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Nigeria And The Population Bomb


News » Editorials
Nigeria

28 June 2013

 

The United Nations, for the umpteenth time, last week raised alarm over what it perceives as population explosion in Nigeria. The global body states that Nigeria’s population is likely to hit 440 million by 2050, which would be 40 million more
than the projection for the United States. It is further projected that at the present rate of growth, Nigeria would start competing with China as the second most populous nation by the end of the century with a projected 914 million citizens.

Ordinarily, population growth for any nation should be perceived as a great impetus for economic development; and in the case of a developing country like Nigerian, an impetus for the achievement of the Millennium Development Goals by 2015. This is because there is no country in the world today with a high population density which does not have a high rate of sustainable economic development. The 27 richest countries in the world with high population densities all have high income per capita, whereas the poorest countries in the world have low population density and low income per capita.

Specifically, with a population density of about 335 persons per square kilometre, Japan enjoys income per capita of US 34,313 dollars. Equally, the Chinese economy has been growing steadily in the last 15 years (in fact, it is the fastest growing economy in the world today), thanks to its population density. Countries like Singapore, Bangladesh, India and many Asian countries have also reaped enormous demographic dividends from their respective large populations in the last 30 years.

Given the foregoing, the young people who constitute the bulk of Nigerian population could indeed be a vibrant work force to galvanise our economic growth and development. To that extent, we do not believe the real problem is in the fact that our population is growing; the real challenge is that we can no longer feed ourselves and the relevant stakeholders are not paying attention to the education of our young population. That then explains the growing concerns about our population which, rather than being an asset, could actually become a hindrance to our development as a nation, if nothing is done either to control it or make it more productive.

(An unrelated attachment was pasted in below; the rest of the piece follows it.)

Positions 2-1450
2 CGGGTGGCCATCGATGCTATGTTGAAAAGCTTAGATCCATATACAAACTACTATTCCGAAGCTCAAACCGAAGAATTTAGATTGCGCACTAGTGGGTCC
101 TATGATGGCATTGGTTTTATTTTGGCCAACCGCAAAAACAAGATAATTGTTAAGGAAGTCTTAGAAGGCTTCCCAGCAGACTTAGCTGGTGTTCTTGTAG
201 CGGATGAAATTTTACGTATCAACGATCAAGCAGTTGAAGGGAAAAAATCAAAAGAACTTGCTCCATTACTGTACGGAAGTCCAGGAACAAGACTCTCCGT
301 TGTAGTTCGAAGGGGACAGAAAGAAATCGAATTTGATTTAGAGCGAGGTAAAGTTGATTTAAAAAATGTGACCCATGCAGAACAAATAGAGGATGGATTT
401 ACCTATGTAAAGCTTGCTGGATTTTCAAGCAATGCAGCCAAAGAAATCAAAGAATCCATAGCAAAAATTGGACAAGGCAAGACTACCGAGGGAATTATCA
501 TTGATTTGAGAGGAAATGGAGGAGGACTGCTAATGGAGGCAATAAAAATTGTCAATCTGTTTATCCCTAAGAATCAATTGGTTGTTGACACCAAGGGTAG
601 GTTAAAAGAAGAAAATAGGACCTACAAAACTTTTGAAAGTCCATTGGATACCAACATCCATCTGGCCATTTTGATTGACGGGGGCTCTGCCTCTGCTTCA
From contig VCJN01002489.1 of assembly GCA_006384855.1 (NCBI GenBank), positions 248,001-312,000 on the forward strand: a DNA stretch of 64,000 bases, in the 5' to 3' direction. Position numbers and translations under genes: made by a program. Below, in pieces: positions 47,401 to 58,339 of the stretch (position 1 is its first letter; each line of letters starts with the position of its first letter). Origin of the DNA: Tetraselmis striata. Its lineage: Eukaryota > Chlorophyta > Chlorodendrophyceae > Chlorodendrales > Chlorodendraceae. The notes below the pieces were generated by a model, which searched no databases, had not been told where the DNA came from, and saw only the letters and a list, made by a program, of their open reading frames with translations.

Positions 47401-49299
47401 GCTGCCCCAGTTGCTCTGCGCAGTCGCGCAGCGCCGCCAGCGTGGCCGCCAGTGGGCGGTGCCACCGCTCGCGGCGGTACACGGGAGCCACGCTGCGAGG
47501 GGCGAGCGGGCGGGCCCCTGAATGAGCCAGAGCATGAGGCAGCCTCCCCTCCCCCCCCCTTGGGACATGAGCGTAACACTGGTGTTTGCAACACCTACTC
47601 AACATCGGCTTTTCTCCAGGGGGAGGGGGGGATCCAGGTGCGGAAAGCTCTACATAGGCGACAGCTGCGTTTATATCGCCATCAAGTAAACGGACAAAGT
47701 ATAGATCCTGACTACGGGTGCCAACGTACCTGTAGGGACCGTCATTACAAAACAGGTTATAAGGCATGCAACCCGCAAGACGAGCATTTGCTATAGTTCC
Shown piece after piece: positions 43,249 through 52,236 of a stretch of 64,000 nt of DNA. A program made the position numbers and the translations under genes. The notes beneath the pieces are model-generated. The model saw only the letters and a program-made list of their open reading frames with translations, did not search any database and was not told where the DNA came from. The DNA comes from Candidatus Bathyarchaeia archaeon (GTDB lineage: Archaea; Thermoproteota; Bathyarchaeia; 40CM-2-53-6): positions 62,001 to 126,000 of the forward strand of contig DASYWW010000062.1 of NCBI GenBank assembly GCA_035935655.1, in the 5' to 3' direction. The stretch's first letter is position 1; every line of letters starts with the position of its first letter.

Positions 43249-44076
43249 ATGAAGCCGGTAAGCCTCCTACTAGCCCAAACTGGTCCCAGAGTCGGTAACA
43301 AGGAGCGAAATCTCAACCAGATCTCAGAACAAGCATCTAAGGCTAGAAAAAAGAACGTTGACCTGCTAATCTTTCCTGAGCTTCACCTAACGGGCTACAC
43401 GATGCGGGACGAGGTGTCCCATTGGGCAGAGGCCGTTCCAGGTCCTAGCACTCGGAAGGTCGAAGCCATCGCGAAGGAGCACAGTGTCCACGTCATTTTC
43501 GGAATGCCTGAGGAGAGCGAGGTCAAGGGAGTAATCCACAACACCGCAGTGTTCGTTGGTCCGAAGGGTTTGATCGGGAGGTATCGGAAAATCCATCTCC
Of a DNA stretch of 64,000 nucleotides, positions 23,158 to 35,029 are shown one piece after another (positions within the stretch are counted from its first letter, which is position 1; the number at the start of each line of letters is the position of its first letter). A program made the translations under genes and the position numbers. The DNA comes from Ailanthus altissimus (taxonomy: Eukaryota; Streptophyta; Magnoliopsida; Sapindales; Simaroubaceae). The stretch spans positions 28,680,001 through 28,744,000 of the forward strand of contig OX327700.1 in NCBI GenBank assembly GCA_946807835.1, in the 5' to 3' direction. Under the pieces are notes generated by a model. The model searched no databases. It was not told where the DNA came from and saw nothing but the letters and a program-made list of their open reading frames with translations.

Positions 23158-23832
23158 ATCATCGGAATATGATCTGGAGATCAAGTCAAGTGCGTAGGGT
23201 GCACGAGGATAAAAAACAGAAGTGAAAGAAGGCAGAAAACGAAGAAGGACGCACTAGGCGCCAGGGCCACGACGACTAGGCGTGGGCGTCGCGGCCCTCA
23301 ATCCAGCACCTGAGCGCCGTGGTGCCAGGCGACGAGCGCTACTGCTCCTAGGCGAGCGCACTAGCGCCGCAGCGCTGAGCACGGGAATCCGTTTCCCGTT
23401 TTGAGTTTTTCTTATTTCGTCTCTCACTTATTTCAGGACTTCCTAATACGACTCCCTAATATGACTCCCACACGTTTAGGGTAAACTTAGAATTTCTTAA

At independence, agriculture - livestock, forestry and fishery contributed more than 66 per cent of Nigeria’s Gross Domestic Product (GDP). In the 1960s Nigeria was the world’s largest exporter of groundnuts and palm produce and the third largest producer and exporter
of cocoa. With quality education, our human capital also rated among the best in the world. But with oil and its rent-dependency, varying statistical data about our nation when compared with others, now suggest we lag behind in several areas, even within the continent. Yet given the capacity and ingenuity of our people, we are capable of growing enough food not only to feed ourselves but also to export to the outside world. What that therefore means is that Nigeria’s population will only cease to be a threat the moment it is matched by policies that meet the food challenge in our country and we can put our children in schools.

Just recently, the UNESCO Education for All Global
Monitoring Report confirmed Nigeria as holding the world record in the number of young people out of school. The report reveals that one out of every five Nigerian children is out of school with approximately 10.5 million kids practically roaming the streets without any secure future.

According to the report, 40 per cent of Nigerian children aged 6-11 do not attend any primary school with the Northern region recording the lowest school attendance rate in the country, particularly for girls. These are some of the challenges those in authority must come to terms with so that our growing population does not ultimately lead us into a disaster.

Article Credit: Thisdaylive

Updated 6 Years ago
 

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